Simple openUI5 application II. – How to create a frontend in OpenUI5 that will consume an OData service

After the first part of this tutorial, we have created and run an OData service that can write/read data to/from a SAP database table. In this part, I will explain how the frontend of an OpenUI5 application works. Whole source code can be found in my github repository. You will actually see the running demo application at the end of this article.

ui1

Desired look and functionality of an application

Screenshots show how application will look like. It should be able to use all OData CRUD methods – CREATE, PUT, DELETE, GET. That means you will be able to list, create, manage and delete users.

ui2

ui3

Code snippets

First, we need to set up our OData model in order use it further in the application. We will use the link to our service which can be seen in the previous post in transaction /IWFND/GW_CLIENT. This will allow us to connect our frontend part of an application(OpenUI5 in JavaScript) with the backend part (SAP Gateway) using an OData protocol.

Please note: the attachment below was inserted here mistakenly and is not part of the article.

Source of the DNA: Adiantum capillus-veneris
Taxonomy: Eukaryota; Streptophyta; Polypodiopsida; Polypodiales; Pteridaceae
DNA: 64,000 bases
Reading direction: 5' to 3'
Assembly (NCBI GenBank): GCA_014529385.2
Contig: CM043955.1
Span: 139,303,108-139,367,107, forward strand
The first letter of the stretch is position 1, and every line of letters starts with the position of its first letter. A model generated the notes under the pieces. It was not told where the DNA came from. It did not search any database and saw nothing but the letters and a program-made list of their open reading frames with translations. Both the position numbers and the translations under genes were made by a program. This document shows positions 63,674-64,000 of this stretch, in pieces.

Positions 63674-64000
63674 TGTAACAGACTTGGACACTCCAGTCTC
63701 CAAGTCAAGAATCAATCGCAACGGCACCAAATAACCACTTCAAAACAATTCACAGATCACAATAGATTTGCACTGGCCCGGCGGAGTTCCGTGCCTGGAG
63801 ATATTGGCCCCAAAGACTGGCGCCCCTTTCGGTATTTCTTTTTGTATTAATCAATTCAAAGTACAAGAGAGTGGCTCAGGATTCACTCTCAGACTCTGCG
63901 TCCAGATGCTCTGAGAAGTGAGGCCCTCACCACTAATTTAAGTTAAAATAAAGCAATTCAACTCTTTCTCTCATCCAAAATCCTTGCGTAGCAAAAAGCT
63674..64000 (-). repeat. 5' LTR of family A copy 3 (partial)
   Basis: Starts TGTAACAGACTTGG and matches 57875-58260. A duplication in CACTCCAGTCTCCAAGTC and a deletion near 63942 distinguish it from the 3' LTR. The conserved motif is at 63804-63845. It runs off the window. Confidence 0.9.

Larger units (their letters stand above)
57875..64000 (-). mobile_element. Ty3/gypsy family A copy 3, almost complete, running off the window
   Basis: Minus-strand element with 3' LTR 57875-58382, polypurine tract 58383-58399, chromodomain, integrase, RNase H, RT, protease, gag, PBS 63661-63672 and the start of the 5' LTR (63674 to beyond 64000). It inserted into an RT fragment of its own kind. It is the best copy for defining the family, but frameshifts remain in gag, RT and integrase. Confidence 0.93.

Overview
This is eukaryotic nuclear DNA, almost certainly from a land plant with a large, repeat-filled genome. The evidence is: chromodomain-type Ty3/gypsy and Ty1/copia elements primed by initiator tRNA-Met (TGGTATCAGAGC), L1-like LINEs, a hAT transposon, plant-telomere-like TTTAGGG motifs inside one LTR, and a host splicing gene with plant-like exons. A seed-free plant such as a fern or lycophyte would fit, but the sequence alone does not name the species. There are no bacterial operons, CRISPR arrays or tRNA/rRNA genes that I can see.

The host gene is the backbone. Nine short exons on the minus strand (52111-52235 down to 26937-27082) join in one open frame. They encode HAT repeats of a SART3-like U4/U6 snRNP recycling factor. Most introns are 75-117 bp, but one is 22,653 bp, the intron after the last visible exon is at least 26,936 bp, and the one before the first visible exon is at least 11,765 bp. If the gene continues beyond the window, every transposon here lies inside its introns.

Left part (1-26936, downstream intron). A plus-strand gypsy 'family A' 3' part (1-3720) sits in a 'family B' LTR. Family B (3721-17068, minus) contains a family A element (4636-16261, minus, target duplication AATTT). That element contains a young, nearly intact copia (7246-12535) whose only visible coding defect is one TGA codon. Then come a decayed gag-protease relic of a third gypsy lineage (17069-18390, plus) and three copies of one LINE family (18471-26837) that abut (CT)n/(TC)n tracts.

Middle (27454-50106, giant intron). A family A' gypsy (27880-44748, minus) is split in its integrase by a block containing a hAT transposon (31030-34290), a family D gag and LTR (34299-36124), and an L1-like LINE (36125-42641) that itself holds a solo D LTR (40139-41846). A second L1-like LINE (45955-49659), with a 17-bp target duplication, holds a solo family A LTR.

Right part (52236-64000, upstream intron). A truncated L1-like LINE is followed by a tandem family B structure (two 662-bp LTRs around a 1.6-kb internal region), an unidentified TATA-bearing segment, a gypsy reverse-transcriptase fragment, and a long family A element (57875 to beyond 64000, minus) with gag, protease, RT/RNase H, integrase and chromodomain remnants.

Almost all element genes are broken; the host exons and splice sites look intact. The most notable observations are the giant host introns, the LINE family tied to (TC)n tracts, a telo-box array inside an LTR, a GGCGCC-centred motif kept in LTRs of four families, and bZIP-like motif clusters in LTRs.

Then, we will initialize the table, its columns and bind the rows to user set. It means that the content of a table will be automatically loaded with data from SAP Gateway by using OData calls which are hidden for us, since OpenUI5 handles them in background.

We will prepare CRUD functions that will handle create, update and delete operations. Inside of every function, we will call an appropriate OData method, fill it with new data and specify success and error callbacks.

And this is it! We have running OpenUI5 application that consumes and write data from / to an OData service. Full source codes could be found in my github repository.

Demo application

As a bonus, I have prepared this application for you to try the user experience a little bit. It does not consume the data from SAP Gateway, but from the mockserver which can simulate an OData service with predefined data stored in JSON files. More on that topic you can find in my other article in SCN.

If you miss something in this article, just let me know.

Peter Marcely

ABAP, Python, JavaScript developer